Michelle Ryan encounters the reality of her own death when the weather turns against her and her companions on a Himalayan pass. Having spent half a lifetime studying Sanskrit and Vedic philosophy and teaching yoga, she has finally made the journey to India which an early marriage and the responsibilities of parenthood prevented her from making in the 1970s. In ‘Kedarnath’, she tells the story of that journey and how it changed her.
‘Don’t think just because your dreads have finally grown out, you don’t pay taxes, you have all the dope you want and you grow miles of one big ugly kind of onion, of droopy giant mediocre-tasting carrots, or you’ve canned up a hundred jars of garlicky giant baseball tomatoes and turned piles of ball-and-chain cabbages into tons of kraut, that now you’re farming.’ Martín Prechtel’s ‘The Marriage Contract with the Wild’ is a call to reawaken a relationship which he tells us is common to indigenous cultures around the world – the kinship between humanity and wild nature which came about through the domestication of plants. We have forgotten how to honour this agreement, Prechtel writes, and the consequences are all around us.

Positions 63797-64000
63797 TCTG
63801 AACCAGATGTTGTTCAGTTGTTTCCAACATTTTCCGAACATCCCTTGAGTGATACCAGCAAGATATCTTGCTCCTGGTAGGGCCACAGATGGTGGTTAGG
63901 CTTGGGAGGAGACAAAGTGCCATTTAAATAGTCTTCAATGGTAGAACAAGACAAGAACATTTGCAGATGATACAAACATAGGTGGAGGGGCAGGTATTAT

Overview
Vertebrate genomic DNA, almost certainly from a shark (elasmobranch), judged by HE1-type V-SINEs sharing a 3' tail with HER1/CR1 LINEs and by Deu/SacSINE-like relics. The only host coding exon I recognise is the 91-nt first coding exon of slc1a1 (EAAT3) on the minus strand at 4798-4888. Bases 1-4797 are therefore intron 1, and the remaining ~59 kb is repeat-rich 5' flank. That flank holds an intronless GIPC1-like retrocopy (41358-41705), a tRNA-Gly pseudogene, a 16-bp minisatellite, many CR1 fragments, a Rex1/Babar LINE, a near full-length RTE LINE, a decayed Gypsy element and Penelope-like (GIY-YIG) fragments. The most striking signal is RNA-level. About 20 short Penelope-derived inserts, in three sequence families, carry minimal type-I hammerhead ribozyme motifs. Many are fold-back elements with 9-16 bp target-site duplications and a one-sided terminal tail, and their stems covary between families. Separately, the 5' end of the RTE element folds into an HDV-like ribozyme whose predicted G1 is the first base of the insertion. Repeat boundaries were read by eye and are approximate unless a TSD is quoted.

Liz Slade is an atheist, trained in science communication and working with public health, who has come to the conclusion that a lot of babies were thrown out with the bathwater when we stopped going to church. ‘The God-Shaped Hole’ is the story of her experiences exploring new ways of building community among the ruins of traditional religion.
Finally, in the last of these twelve pieces, Dougald Hine traces the ways in which the sacred went underground during recent centuries and how this shaped the modern idea of the artist. In the words of the Dark Mountain manifesto, ‘Religion, that bag of myths and mysteries, birthplace of the theatre, was straightened out into a framework of universal laws and moral account-keeping.’ This essay is about where the myth and mystery went – and what this might tell us about the roles that art can play now, in the end-times of modernity, under the shadow of climate change.
And at that point, the voice in the margins sweeps in to claim the final pages of the book, as Sylvia V. Linsteadt and Rima Staines conjure their vision of the Sybil of Cumae, and this issue of Dark Mountain comes to a close.